Cash burn. Two words that keep founders up at night and inevitably force them to at least consider outsourcing all or a portion of their start-up’s software development to an independent contractor (“IC”), as opposed to incurring the costs of adding another technical co-founder or employee on payroll (not to mention the time and energy those searches take). With more and more development shops/moonlighting developers to tap into in the marketplace (domestically and abroad), its no surprise that more and more start-ups are turning to outsourcing opportunities.
If you are beginning to head down this path, there are some key considerations to discuss with your attorney at the outset, none more critical, however, than ensuring that there are no roadblocks to your company owning outright the IP in the work delivered by the IC. Anything short of that fact will result in a surefire way to jeopardize your company’s ability to close future financings/exit without exposure to future claims of IP infringement. So you might be thinking: “I am all set, the form consulting agreement my lawyer provided me has clear language that the IC’s deliverables are work for hire and therefore assigned (along with all associated IP) to my company.” Think again.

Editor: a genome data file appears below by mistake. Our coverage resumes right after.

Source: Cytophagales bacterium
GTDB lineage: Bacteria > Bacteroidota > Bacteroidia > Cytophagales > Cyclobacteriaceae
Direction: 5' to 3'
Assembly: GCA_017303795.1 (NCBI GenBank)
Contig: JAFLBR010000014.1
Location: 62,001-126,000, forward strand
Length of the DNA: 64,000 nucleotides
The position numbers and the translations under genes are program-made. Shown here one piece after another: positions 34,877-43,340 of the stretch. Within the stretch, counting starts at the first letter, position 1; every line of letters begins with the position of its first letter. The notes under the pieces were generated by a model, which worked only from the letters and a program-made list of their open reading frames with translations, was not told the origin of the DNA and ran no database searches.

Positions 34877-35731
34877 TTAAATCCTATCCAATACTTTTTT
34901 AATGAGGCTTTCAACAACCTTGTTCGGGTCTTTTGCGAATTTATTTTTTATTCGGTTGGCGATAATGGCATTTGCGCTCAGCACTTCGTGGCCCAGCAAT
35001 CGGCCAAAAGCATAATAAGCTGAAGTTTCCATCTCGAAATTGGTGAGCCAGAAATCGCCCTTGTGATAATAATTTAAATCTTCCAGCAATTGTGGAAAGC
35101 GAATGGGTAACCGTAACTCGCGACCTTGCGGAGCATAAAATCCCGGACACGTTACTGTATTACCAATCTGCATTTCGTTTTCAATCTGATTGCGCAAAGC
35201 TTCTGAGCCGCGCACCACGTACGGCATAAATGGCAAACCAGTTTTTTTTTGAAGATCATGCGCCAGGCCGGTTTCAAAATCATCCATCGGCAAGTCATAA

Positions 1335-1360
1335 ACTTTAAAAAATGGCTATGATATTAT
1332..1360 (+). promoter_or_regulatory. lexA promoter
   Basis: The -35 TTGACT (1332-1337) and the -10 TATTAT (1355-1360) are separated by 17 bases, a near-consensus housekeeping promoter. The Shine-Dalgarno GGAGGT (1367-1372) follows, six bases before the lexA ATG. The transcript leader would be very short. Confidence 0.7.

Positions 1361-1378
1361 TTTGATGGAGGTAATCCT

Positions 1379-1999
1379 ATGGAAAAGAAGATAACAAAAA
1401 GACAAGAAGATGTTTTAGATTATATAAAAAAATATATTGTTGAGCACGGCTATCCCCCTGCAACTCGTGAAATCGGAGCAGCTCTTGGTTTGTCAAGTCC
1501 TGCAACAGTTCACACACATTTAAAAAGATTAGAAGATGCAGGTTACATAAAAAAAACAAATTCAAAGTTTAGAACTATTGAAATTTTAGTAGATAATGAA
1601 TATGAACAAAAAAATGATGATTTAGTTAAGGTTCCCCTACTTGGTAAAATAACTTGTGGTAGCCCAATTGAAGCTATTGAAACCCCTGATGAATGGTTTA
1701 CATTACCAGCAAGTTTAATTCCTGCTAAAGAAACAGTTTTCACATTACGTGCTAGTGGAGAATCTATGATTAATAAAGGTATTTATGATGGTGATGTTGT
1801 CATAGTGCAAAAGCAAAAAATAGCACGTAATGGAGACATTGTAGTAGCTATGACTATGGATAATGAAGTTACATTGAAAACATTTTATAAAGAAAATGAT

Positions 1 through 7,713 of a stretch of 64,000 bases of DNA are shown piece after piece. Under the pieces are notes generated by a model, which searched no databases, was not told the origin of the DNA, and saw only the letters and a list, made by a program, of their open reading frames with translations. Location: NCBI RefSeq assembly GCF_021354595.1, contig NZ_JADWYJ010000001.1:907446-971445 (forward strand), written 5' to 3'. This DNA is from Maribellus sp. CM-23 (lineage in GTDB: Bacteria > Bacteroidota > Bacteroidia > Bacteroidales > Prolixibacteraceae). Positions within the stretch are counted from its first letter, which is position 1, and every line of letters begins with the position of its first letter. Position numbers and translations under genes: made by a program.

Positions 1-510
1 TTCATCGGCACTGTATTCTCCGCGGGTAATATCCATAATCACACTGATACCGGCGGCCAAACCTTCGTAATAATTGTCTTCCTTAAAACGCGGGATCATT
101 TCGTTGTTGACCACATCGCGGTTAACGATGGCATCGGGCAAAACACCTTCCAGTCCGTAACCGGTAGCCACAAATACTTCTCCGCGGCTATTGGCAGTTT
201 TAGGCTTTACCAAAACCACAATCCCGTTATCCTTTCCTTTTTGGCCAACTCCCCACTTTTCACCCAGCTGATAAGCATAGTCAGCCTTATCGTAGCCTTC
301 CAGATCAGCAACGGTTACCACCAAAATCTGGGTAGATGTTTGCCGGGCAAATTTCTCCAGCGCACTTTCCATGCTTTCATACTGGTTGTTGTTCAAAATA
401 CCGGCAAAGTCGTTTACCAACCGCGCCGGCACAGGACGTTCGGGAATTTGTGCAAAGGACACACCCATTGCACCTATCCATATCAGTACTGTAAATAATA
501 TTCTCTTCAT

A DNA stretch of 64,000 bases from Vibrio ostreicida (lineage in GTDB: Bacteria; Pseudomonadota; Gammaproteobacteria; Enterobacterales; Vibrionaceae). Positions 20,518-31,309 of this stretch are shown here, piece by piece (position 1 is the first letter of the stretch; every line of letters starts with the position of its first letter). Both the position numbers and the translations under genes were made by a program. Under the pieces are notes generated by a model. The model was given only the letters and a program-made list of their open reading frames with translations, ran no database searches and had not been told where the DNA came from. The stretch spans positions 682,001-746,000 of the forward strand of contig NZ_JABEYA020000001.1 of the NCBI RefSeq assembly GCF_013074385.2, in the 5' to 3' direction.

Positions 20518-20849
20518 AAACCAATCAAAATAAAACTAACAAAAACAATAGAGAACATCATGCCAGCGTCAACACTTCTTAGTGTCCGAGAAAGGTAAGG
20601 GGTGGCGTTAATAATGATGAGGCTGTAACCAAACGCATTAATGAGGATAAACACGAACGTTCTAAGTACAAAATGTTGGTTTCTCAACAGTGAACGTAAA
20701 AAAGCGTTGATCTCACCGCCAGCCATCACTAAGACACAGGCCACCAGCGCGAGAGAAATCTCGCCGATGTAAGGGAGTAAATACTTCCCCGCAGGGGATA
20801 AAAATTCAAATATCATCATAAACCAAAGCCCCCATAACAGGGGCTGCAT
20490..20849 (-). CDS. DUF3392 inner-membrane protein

The classic example - The IC you engage is moonlighting as a part-time developer, but has a full-time day job as an employee at Company X. The IC’s overreaching employment agreement with Company X states that any software created while employed at Company X, belongs to Company X, regardless of whether the software is developed “on the side” or related to the current business of Company X. You never establish this fact upfront with the IC, the IC develops the software, and on the eve of closing your Series A financing, you receive a letter from Company X claiming they own the IP delivered by your IC. Yikes.
TAKE AWAY: When you are considering engaging an IC, it is absolutely critical to ask up front whether the IC is under any other arrangement (employment or otherwise) with a third party that would in any way restrict the IC’s ability to freely assign to your company the deliverables and associated IP created on your behalf. If so, your alarm should go off...
...time to call your lawyer!